May 2024 Newsletter

Episode 26: A Conversation with Mary Maul, Education Manager, NCRA

In this segment of Cancer Registry World, we welcome Mary Maul, Education Manager for the National Cancer Registrars Association. The discussion focuses on the vast array of educational offerings sponsored by NCRA, the future of in-person meetings in the era of virtual educational opportunities and methodology to assess the quality of educational programming. Please enjoy listening and learning!

Clinical Corner - May 2024

Proton Therapy and the Cancer Registry

Soon, we will be opening a Proton Therapy Treatment Center at my cancer institute. Rather than using a conventional photon beam, the proton treatment has gained favor in its ability to be extremely focused on a specific tumor, while protecting surrounding non-cancerous tissue from radiation injury. Since the first operational proton center opened in 1990, this therapy has transformed from a little-known niche technology to become widespread and well-known to both providers and patients.

When considering appropriate indications for proton therapy, the end goal needs to be prespecified, either dose-escalation beyond that which can reasonably be achieved with photons or toxicity minimization. Classic indications include dose escalation for radio-resistant tumors such as chordoma and chondrosarcoma, with improved tumor control or facilitation of a more comprehensive therapy that may otherwise be too toxic, such as craniospinal irradiation (CSI). Alternatively, late toxicity mitigation for pediatric patients may lead to less risk of secondary malignancies, or a reduction in heart dose for patients with breast cancer may reduce the rate of treatment-related cardiac events and subsequent associated costs of care.

Another intriguing value-based consideration is acute toxicity mitigation, which may be particularly relevant for elderly or frail patients who are less able to tolerate definitive combined modality therapy or may not even be offered curative intent therapy at all. Reducing acute toxicity may reduce treatment breaks, hospital admissions, and consequent medical procedures that outweigh the up-front cost of therapy for vulnerable patients. In addition, patient quality of life and treatment preference are major considerations, and patients should be included in the investigatory process to capture what is most important to them as they weigh their treatment decisions.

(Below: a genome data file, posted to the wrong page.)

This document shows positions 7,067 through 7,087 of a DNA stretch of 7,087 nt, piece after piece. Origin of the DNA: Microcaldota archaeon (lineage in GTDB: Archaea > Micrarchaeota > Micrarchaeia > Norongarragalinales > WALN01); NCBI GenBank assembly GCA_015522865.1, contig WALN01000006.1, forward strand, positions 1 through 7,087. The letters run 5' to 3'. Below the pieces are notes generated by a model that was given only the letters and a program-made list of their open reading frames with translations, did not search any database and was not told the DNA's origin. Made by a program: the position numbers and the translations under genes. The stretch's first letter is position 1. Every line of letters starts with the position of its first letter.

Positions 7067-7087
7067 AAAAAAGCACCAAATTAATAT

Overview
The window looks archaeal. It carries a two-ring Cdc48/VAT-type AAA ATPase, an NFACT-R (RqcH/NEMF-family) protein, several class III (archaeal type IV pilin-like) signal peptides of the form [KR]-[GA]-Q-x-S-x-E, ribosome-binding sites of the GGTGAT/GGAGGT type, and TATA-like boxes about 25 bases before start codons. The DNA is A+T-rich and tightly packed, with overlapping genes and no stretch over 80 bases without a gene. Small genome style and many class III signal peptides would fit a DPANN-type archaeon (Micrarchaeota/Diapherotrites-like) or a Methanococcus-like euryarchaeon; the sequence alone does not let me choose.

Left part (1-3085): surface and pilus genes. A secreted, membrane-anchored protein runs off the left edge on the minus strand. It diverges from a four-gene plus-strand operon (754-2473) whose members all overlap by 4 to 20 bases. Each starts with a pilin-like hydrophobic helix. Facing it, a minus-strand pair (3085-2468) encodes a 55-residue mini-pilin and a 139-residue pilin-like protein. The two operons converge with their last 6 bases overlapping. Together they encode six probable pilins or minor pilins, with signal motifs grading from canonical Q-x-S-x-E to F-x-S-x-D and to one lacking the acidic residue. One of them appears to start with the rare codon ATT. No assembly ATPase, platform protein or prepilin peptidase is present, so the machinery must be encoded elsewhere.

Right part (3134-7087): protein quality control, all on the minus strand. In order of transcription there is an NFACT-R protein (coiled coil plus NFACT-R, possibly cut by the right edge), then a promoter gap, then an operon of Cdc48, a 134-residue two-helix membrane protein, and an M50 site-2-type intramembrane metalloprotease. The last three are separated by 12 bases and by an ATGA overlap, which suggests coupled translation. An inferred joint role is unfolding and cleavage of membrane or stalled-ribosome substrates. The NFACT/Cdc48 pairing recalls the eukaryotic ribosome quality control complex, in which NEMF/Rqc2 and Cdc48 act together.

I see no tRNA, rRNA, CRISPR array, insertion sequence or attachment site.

Awareness of these indications, considerations, and the complete cost of care will ultimately answer the value-based proposition and better define the role of proton therapy in the field of oncology. Finally, just as conventional radiation treatment has been captured in our cancer registries, the specific characteristics of proton therapy must be included in our patient abstracts, thus allowing for adequate evaluation of outcomes using this exciting, new technology.

April 2024 Newsletter

Clinical Corner - April 2024

The coding of specific operative approaches to cancer is extremely important in assessing outcomes after diverse operative approaches for the same cancer site. This is certainly true for the management of colon cancer.

Although both robotic and laparoscopic surgical approaches are considered minimally invasive and use small incisions and a camera to view the procedure, surgeons performing laparoscopy manually manipulate the tools and use a thin telescopic rod outfitted with a tiny two-dimensional laparoscope to view the surgical site, whereas surgeons performing robotic surgery have a control console to maneuver the robotic arms outfitted with surgical tools. The more advanced technology of robotic surgery not only may create a higher-quality three-dimensional view of the procedure but may also offer better precision and range of motion and eliminate any hand tremors by the surgeon.

In a recent retrospective study, investigators compared the outcomes achieved by robotic and laparoscopic procedures. Colorectal procedures were identified by location: right and left colectomies and low anterior resections. They found that 71% of the robotic procedures for right colectomies resulted in excellent outcomes compared with 64% of the laparoscopic treatments. The results were similar for left colectomies at 75% vs 68%, respectively. Further, the investigators discovered that the patients who had robotic surgery may have had shorter hospital stays, lower rates of complications, more lymph nodes harvested, more accurate cancer staging, fewer conversions to open surgery necessitated by anatomic challenges, and better return of bowel function. Only the patients receiving low anterior resection experienced better outcomes with laparoscopic surgery.